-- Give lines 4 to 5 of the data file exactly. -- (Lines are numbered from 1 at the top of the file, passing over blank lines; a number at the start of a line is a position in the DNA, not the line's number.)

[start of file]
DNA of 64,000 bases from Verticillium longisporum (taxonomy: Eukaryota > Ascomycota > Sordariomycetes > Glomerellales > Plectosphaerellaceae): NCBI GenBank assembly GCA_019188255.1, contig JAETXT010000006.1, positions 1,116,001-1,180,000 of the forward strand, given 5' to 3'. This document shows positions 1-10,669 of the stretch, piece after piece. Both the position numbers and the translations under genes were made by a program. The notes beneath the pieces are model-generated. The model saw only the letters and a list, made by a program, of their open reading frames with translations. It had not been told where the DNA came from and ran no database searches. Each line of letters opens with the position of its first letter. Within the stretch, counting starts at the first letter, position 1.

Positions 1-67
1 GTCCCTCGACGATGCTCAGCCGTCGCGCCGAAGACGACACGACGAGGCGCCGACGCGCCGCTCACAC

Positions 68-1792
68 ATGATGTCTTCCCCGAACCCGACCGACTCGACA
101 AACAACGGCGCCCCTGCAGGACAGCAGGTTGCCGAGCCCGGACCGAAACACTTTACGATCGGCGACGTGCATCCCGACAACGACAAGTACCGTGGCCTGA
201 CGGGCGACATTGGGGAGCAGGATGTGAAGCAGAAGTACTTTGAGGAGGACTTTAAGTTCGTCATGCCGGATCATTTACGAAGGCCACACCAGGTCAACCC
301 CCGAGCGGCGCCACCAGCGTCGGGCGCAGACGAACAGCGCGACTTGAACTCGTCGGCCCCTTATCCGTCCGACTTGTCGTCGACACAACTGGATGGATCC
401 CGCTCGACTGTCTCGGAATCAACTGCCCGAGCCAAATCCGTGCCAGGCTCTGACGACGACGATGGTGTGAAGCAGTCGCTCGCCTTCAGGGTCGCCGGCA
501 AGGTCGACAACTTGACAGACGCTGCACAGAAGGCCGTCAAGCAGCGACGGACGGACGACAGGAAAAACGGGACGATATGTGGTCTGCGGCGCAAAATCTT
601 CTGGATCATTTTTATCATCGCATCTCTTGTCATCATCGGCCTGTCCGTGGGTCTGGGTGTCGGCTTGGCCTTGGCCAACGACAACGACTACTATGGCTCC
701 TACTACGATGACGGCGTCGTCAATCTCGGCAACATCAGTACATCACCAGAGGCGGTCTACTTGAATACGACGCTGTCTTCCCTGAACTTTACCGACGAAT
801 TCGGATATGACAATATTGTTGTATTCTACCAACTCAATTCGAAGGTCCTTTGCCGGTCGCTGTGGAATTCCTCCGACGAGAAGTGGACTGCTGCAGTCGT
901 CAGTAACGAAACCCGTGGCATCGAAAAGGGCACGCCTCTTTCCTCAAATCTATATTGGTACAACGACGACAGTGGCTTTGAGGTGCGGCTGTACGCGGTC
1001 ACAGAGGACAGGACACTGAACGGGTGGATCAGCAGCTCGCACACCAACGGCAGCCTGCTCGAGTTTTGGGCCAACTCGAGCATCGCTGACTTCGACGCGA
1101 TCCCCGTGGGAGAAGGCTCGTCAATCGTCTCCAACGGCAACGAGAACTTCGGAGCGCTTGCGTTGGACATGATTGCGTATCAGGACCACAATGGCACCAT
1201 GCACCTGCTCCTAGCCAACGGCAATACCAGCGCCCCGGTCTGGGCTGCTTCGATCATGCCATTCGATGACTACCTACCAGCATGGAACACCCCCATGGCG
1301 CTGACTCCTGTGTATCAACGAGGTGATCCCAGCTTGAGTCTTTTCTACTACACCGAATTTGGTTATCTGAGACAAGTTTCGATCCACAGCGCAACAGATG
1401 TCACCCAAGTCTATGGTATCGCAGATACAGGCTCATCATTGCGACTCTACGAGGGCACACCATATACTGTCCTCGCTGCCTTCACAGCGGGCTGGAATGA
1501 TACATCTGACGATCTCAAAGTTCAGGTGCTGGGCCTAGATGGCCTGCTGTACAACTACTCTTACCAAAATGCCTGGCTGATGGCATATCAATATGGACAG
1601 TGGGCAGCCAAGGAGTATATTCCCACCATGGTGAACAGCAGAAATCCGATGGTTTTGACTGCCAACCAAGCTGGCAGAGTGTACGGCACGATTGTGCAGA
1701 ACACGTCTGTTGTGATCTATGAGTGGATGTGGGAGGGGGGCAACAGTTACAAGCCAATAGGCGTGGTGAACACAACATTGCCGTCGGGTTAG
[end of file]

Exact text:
Positions 68-1792
68 ATGATGTCTTCCCCGAACCCGACCGACTCGACA